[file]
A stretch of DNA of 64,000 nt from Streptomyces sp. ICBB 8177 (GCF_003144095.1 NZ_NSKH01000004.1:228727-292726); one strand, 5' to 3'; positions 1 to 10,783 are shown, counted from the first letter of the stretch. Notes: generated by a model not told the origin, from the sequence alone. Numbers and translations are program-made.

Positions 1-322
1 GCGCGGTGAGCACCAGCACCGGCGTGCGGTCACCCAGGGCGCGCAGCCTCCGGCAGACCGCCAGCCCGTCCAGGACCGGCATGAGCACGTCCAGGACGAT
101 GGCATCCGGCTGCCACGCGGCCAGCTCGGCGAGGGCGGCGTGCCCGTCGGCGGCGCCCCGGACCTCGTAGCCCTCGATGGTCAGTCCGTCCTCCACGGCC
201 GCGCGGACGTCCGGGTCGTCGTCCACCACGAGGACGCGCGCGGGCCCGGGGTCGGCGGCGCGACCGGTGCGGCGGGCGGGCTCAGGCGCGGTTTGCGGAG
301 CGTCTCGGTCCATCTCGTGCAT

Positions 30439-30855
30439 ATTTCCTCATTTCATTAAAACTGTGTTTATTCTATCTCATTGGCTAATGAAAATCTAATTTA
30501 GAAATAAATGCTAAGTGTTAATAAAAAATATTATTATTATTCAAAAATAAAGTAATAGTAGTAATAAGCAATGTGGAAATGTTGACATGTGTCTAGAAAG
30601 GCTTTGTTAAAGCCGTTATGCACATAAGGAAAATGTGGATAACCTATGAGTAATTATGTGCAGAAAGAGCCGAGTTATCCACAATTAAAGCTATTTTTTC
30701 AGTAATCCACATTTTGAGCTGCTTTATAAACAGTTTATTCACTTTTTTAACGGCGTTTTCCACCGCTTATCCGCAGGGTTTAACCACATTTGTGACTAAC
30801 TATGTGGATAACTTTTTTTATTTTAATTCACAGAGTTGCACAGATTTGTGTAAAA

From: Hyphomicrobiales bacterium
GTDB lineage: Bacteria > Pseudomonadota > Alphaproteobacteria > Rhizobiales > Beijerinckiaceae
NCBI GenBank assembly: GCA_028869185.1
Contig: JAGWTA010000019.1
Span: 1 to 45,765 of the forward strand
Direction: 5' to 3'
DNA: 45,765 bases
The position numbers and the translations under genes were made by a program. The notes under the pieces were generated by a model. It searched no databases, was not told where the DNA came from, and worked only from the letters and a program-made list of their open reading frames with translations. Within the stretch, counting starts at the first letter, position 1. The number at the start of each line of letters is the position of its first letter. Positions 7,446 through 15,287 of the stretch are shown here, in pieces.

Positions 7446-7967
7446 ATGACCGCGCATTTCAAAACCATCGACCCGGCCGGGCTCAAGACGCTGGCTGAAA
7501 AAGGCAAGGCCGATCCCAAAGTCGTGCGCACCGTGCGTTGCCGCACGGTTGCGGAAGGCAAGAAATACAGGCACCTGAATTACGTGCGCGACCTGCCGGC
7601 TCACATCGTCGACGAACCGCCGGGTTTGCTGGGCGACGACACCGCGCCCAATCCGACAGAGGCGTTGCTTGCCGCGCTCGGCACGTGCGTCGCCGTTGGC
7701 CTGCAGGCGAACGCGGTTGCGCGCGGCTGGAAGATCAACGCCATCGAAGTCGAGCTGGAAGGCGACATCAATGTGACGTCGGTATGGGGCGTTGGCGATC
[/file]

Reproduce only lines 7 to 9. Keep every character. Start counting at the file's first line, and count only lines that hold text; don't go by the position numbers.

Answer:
Positions 30439-30855
30439 ATTTCCTCATTTCATTAAAACTGTGTTTATTCTATCTCATTGGCTAATGAAAATCTAATTTA
30501 GAAATAAATGCTAAGTGTTAATAAAAAATATTATTATTATTCAAAAATAAAGTAATAGTAGTAATAAGCAATGTGGAAATGTTGACATGTGTCTAGAAAG